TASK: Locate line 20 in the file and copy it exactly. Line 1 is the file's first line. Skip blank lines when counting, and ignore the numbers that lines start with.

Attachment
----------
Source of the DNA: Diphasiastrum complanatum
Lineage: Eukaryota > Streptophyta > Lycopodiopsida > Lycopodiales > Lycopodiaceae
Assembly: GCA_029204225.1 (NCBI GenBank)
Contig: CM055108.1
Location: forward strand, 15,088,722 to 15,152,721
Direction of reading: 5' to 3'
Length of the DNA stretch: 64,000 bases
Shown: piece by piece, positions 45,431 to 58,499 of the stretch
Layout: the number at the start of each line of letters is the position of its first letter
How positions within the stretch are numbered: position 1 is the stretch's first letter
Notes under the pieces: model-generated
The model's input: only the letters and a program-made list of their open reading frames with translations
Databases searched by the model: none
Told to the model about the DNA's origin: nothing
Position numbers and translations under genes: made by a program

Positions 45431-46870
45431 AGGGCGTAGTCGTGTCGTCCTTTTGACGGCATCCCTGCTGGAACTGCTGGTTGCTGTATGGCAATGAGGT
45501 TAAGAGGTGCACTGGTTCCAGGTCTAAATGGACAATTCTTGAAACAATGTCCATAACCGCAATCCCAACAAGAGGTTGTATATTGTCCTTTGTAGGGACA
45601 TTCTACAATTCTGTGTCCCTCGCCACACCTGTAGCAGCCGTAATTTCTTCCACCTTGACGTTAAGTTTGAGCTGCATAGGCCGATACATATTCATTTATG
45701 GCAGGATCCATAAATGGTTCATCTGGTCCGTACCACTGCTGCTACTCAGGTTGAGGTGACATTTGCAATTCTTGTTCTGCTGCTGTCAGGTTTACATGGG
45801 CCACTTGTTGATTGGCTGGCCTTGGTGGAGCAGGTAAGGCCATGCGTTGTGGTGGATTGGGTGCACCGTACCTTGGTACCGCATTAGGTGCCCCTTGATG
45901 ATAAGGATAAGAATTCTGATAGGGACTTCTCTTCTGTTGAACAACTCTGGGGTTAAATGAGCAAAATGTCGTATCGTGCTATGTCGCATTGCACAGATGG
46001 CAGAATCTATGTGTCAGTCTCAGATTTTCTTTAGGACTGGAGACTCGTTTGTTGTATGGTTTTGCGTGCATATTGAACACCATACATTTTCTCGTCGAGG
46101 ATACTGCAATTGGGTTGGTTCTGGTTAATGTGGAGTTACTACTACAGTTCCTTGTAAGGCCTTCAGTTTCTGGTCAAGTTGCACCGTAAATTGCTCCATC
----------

45701 GCAGGATCCATAAATGGTTCATCTGGTCCGTACCACTGCTGCTACTCAGGTTGAGGTGACATTTGCAATTCTTGTTCTGCTGCTGTCAGGTTTACATGGG